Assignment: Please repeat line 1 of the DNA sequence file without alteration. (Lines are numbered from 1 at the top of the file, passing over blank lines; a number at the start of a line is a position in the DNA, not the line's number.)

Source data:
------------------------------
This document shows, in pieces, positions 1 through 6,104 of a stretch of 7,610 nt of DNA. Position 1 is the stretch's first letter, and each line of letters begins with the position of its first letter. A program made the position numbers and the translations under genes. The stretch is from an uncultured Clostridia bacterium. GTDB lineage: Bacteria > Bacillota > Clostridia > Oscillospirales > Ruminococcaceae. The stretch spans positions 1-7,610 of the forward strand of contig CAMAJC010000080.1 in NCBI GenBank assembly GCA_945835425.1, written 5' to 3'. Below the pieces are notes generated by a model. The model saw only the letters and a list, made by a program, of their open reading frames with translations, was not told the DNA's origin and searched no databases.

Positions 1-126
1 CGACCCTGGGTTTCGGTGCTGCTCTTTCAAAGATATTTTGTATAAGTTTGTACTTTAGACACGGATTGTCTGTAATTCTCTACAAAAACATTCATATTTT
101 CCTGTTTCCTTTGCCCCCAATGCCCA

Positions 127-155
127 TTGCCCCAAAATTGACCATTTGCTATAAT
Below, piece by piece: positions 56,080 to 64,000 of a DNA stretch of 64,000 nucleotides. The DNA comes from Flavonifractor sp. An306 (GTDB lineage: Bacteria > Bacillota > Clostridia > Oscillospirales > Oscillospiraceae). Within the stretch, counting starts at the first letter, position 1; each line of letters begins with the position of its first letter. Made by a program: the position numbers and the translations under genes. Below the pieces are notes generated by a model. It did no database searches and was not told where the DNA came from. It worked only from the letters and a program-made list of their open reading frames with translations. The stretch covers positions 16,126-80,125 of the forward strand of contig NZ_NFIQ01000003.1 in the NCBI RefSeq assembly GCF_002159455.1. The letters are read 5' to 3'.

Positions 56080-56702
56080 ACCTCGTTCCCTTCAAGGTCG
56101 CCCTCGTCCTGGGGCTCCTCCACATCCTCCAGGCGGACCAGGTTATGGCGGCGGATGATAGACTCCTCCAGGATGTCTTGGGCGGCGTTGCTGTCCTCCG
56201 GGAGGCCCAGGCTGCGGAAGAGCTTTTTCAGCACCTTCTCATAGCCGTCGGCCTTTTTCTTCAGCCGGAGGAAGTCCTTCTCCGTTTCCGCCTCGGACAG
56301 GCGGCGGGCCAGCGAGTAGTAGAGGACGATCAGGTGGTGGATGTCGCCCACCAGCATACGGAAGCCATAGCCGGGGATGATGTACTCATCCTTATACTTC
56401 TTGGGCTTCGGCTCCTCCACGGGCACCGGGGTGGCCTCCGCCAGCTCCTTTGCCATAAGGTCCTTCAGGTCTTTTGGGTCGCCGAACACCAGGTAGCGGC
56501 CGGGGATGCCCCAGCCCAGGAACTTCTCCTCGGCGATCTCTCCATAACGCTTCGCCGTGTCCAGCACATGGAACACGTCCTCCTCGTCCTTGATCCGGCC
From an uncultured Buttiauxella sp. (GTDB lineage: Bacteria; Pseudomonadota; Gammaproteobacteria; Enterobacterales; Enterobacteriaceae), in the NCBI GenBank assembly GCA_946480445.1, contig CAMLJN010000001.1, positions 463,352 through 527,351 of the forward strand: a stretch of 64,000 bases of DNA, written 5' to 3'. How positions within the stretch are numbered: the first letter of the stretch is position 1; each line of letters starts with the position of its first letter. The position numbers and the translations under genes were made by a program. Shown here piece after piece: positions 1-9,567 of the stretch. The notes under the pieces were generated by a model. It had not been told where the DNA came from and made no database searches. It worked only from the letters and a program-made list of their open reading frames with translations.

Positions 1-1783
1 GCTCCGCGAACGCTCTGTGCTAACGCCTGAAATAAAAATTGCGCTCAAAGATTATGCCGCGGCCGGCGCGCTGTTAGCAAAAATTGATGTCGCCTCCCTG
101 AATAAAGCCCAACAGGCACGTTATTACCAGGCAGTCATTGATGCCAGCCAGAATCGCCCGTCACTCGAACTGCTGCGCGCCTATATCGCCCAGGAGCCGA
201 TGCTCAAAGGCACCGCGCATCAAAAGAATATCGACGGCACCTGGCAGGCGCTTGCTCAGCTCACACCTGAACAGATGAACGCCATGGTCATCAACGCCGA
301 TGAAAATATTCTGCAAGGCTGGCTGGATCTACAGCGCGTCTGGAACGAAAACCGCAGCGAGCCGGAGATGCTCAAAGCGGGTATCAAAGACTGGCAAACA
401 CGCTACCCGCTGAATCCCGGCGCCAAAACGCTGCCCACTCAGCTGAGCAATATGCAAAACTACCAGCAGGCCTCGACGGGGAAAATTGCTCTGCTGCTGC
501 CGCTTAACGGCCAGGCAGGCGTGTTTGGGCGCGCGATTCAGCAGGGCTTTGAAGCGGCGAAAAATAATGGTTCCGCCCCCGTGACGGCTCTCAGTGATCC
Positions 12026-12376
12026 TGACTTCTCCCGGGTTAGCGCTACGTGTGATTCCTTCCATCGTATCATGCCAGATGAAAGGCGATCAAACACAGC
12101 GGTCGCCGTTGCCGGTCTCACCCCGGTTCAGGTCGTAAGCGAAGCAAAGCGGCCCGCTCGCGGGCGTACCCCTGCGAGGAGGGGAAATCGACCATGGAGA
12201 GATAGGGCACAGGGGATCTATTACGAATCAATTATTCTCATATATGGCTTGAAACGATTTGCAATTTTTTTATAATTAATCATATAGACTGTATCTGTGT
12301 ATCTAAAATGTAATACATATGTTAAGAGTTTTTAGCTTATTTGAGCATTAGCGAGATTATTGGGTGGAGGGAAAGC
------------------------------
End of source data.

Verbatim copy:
This document shows, in pieces, positions 1 through 6,104 of a stretch of 7,610 nt of DNA. Position 1 is the stretch's first letter, and each line of letters begins with the position of its first letter. A program made the position numbers and the translations under genes. The stretch is from an uncultured Clostridia bacterium. GTDB lineage: Bacteria > Bacillota > Clostridia > Oscillospirales > Ruminococcaceae. The stretch spans positions 1-7,610 of the forward strand of contig CAMAJC010000080.1 in NCBI GenBank assembly GCA_945835425.1, written 5' to 3'. Below the pieces are notes generated by a model. The model saw only the letters and a list, made by a program, of their open reading frames with translations, was not told the DNA's origin and searched no databases.